This post discussing some of the considerations in developing a House Style for Stelliform may be a bit nerdy for some. But in the context of current conversations about appropriate terminology and style for inclusiveness and equity, I thought it important to make process and position more transparent.
First, as Editor-in-Chief, my editing is influenced by my positionality. My own racial identity is something that I’ve struggled to describe for most of my life. It wasn’t until I went to graduate school that I was exposed to the kind of language that enabled me to describe my experience as the daughter of an immigrant to Canada. I won’t go into the complexities of that struggle here, but I will say that I am a biracial woman — my mother is part of the South Asian diaspora, coming to Canada after growing up under colonial rule in Zimbabwe. My father was white, though also with a racially and ethnically mixed recent ancestry.
Presenting as white to most people, I have privilege that other WOC do not have. I seek to use the white privilege I have to help others. My hybrid identity helps me as an editor to recognize ways to challenge conventional narratives and also, I hope, ways to make space for less familiar voices and stories. At the same time, because of the way I look and the way I was raised, I have gaps in my knowledge and perspective that I am always seeking to fill. I am struggling to reclaim knowledge that colonization and assimilation has taken away from me and my family. Most of this struggle comes out in conversations with friends and in my own fiction. But it also occasionally informs editorial approaches and decisions.
An Evolving Style
One of the ways I am reclaiming knowledge is by questioning the assumptions inherent in both texts and publishing processes. As an editor, I am confronting the norms of publishing, especially as the current cultural moment is moving quickly to discard some of those norms. I am paying attention to the language that people use to describe themselves and their experiences and holding these examples up against established style guides, such as the Chicago Manual of Style. The CMoS is the foundation of our house style, but we are also consulting other sources and making adjustments as required. Any adjustments we make are in an effort to make our editing process and the books we publish clear, inclusive, and relational.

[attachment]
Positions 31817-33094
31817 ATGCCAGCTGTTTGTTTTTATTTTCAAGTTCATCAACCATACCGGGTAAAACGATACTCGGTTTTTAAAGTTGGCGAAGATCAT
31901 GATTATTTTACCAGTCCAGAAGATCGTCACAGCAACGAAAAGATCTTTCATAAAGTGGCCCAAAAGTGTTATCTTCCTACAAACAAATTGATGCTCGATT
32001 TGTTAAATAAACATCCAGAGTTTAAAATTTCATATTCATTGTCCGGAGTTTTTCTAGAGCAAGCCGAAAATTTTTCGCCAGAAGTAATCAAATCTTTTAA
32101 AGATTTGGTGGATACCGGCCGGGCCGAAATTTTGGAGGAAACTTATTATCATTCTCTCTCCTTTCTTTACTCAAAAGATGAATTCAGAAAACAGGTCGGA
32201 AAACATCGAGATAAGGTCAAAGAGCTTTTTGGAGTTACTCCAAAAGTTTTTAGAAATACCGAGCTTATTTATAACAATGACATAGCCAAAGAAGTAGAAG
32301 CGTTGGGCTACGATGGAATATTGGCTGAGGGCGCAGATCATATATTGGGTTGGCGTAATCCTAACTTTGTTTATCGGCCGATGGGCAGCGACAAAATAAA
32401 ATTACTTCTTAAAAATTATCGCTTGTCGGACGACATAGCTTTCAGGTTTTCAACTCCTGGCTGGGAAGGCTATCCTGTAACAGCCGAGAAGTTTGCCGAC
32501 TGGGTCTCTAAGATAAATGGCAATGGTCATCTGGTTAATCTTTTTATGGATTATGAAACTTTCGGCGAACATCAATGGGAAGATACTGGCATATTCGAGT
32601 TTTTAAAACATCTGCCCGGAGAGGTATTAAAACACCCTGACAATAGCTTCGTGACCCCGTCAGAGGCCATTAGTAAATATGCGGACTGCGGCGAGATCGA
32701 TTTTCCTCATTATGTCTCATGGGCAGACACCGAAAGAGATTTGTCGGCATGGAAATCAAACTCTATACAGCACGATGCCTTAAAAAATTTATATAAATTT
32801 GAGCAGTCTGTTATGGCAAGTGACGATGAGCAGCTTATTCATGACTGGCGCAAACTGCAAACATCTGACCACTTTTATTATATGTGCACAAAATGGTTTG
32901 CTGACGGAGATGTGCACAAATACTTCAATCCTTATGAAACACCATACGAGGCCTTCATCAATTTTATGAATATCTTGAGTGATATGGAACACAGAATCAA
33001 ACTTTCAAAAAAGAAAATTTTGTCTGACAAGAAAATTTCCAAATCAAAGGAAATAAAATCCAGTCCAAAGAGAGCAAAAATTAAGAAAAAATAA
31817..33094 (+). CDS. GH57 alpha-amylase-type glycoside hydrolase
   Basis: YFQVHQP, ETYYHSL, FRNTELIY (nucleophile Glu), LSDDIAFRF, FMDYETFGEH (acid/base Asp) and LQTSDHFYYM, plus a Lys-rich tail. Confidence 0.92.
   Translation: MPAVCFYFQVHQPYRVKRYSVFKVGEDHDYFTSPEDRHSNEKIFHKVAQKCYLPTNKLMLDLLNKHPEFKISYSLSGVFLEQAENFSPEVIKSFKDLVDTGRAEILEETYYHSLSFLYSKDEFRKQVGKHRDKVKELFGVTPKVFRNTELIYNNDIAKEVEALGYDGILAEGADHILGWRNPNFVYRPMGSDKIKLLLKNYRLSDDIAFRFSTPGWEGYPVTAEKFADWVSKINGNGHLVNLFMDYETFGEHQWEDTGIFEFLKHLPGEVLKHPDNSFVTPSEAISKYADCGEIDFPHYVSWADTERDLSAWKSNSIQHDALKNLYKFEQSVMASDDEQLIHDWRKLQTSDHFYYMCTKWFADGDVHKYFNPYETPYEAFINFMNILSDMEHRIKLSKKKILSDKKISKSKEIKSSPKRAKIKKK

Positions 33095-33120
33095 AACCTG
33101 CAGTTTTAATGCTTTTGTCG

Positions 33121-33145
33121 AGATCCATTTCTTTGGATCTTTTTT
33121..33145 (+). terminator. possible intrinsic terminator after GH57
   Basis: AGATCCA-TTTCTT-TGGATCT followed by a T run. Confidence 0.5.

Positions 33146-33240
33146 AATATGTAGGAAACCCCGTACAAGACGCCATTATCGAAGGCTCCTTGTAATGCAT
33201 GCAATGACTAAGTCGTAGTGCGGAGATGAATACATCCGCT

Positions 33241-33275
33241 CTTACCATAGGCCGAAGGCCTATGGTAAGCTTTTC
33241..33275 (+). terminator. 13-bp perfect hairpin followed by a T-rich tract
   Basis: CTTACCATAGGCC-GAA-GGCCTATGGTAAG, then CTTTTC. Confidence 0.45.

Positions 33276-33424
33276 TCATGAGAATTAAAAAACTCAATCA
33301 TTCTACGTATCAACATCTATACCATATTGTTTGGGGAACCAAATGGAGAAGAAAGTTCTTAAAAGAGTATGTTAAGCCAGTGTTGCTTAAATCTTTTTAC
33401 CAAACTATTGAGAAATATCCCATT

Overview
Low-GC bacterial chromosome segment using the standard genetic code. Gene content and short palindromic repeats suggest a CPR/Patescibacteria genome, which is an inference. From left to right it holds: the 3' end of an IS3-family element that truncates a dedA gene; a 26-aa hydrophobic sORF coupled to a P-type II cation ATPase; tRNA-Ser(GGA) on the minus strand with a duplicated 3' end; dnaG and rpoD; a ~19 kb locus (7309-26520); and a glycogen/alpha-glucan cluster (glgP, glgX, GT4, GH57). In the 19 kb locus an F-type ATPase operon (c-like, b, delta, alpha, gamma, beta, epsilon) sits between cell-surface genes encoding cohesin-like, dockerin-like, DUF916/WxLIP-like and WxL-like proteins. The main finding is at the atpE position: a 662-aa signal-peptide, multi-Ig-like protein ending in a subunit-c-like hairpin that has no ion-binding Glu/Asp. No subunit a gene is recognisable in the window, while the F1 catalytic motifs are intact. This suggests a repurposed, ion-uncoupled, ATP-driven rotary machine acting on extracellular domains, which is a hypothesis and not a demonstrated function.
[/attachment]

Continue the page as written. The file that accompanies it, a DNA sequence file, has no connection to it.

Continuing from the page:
One such source for staying up to date on discussions around inclusive and equitable editing is The Conscious Style Guide. Another is Elements of Indigenous Style: A Guide for Writing By and About Indigenous Peoples by Gregory Younging. This guide frames the problem of editorial authority in its first chapter:
The failure [of presenting Indigenous experience with accuracy] comes from a colonial practice of transmitting “information” about Indigenous Peoples rather than transmitting Indigenous Peoples’ perspectives about themselves … Cultural understanding … can only be achieved by a “perspective from the inside.” Indigenous and other scholars have since coined other terms for this perspective, such as Eurocentrism, and have written about, for example, the British-centrism of Canada.Elements of Indigenous Style, Gregory Younging
Younging presents twenty-two principles of style which Stelliform also upholds to counter a Eurocentric perspective. The first, “to produce works that: reflect Indigenous realities as they are perceived by Indigenous peoples … [and] are truthful … [and] respectful of the cultural integrity of Indigenous Peoples” is supported by the second principle. This second principle is very simple. It is that when a conflict arises between Indigenous content or style and the standard style guides, “Indigenous style overrules other styles.”
This principle is already shaping Stelliform’s editorial approach to our authors who, so far, are not Indigenous. We respect our authors and the ways they choose to tell their stories. When we edit a manuscript, we make suggestions and initiate conversation but ultimately defer to the author’s way of telling the story. This deferral, which comes from a place of respect and openness, makes space for non-Eurocentric, non-heteronormative, and non-patriarchal perspectives and the issues of language, grammar, and style that support these perspectives.
Opening up discussions of how we approach the world around us necessarily includes the people around us. We can never be perfect in our approaches, but we can commit to being informed, to continuing our learning, and to valuing the lives and experiences of our authors and readers through what we publish.